Currently I have my original balance scale, a PACE battery operated scale, and a Lyman electronic scale/powder dispenser. My Dillon 650 has a powder dispenser as part of the set up.

Optional Equipment:

As I mentioned before, I prime my cases using a Lee Hand Primer, after the cases are cleaned, but before I start reloading. I do this for a number of reasons. But I have to remember to remove the depriming pin in my die that is in the press (it goes bang if you forget, something you will only do once). I also found that the pressure my Dillon exerts will put a primer in sideways, the round is no good, but the primer is flush.

There are other tools for doing this same function. This is just the one I use. I get a positive “feel” when the primer is seated correctly. It is not necessary, many don’t do it this way, it’s just my preference.

A carbide expander ball (the part that goes inside of the case mouth to open it up) may be handy if you are having problems with the expander getting stuck inside the case mouth on cartridges with a small rim (such as the .223/5.56×45). (Using one of these has reduced the number of one syllable works with hard consonants that I use when reloading the .223.)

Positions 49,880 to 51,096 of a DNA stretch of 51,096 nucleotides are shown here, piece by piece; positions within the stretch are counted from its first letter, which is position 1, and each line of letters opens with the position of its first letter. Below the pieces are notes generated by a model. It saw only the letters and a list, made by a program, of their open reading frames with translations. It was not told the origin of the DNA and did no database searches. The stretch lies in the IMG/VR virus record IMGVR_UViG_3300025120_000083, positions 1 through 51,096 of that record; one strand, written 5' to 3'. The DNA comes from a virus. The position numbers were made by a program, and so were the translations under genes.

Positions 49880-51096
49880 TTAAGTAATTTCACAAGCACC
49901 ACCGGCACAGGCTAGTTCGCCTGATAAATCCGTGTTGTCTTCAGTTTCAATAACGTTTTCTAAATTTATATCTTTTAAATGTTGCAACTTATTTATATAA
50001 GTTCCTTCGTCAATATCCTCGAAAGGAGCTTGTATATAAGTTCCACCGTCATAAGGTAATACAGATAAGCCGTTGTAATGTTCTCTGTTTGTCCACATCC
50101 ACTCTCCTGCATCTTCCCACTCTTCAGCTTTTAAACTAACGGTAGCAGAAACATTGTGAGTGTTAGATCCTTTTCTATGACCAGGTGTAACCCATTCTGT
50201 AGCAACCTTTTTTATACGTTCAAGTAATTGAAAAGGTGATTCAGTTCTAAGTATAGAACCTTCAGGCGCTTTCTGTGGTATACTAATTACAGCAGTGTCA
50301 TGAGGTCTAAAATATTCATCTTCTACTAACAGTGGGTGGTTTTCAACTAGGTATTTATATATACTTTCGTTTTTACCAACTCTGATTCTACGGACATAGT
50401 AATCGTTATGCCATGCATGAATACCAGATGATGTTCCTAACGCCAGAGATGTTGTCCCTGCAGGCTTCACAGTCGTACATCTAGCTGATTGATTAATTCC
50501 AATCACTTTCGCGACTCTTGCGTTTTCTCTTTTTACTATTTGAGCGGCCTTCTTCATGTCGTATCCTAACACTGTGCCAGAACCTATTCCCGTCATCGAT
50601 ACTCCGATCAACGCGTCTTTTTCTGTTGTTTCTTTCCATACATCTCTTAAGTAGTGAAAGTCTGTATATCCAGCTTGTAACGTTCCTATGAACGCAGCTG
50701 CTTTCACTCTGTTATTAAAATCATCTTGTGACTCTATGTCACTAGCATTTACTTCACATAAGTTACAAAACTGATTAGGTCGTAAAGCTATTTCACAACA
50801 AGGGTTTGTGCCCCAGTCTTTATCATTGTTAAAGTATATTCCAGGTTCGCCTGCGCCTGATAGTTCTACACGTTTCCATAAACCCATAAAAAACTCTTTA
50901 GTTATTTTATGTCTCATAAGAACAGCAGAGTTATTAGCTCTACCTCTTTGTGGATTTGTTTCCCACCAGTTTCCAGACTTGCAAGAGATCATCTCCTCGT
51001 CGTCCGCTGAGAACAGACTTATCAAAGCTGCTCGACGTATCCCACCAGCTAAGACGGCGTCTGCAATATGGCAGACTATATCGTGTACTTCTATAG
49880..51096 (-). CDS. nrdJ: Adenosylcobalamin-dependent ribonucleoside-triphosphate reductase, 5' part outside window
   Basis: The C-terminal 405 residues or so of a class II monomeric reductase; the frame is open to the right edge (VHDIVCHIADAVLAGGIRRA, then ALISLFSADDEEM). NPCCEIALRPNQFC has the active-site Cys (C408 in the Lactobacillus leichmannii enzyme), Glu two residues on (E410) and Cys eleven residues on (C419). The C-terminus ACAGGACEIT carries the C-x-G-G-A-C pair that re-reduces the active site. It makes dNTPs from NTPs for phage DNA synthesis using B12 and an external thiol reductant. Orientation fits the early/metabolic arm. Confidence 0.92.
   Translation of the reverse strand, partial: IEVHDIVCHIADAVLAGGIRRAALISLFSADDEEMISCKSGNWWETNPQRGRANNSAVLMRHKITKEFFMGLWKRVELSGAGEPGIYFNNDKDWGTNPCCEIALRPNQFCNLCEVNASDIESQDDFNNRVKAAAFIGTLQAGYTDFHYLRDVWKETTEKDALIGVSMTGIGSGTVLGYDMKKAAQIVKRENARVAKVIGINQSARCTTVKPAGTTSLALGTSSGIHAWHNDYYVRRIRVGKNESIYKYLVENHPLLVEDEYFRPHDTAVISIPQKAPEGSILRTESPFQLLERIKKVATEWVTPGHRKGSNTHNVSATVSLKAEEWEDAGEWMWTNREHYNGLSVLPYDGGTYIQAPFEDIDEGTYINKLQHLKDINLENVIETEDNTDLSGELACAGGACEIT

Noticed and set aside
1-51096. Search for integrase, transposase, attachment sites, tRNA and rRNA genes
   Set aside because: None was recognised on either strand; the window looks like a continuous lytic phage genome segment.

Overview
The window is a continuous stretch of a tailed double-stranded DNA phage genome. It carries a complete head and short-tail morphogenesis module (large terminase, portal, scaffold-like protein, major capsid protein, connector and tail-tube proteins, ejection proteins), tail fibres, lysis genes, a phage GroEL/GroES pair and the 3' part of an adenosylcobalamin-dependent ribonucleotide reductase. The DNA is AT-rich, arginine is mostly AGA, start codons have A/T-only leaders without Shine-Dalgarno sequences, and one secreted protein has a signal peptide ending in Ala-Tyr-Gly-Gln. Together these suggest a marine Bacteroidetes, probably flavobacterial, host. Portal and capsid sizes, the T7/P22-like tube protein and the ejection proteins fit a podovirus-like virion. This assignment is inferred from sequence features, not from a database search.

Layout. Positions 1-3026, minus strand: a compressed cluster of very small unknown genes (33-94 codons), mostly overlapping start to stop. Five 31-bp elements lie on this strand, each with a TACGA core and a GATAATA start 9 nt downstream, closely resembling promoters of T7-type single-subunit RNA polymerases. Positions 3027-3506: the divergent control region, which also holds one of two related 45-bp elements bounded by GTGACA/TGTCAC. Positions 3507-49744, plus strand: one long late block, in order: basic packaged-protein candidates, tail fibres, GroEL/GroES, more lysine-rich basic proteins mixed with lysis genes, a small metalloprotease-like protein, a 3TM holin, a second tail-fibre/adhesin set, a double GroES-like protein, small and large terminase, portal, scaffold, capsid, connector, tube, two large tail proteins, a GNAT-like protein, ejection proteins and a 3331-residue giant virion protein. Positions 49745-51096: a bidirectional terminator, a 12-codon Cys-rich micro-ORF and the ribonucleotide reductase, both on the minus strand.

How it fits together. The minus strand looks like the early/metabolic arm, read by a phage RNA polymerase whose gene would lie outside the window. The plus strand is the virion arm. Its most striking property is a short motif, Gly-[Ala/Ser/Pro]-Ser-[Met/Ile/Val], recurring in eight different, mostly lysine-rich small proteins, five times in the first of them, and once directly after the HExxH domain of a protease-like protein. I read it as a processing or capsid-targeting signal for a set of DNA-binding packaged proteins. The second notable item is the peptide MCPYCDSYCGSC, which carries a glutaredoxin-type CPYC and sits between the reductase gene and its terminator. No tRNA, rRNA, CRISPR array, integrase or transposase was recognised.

Case Cleaning:

The most common way of cleaning you brass is in a vibrating tumbler. These have a basket on top that you put your cases in. You then add a “tumbling medium” usually of ground corn cob or walnut shells. It is loud, takes quite a while to clean the cases, and puts dust everywhere when you are separating the brass from the media. (Note: I live in a town with an active open-pit type mine, I already have enough dust in my house.) This is why I have mine in the garage on a timer. Most places that sell reloading supplies will also sell you cleaning medium, but walnut can be found at stores like PetCo., cheaper. Due to the time, noise, and dust, I am going over to a sonic cleaner.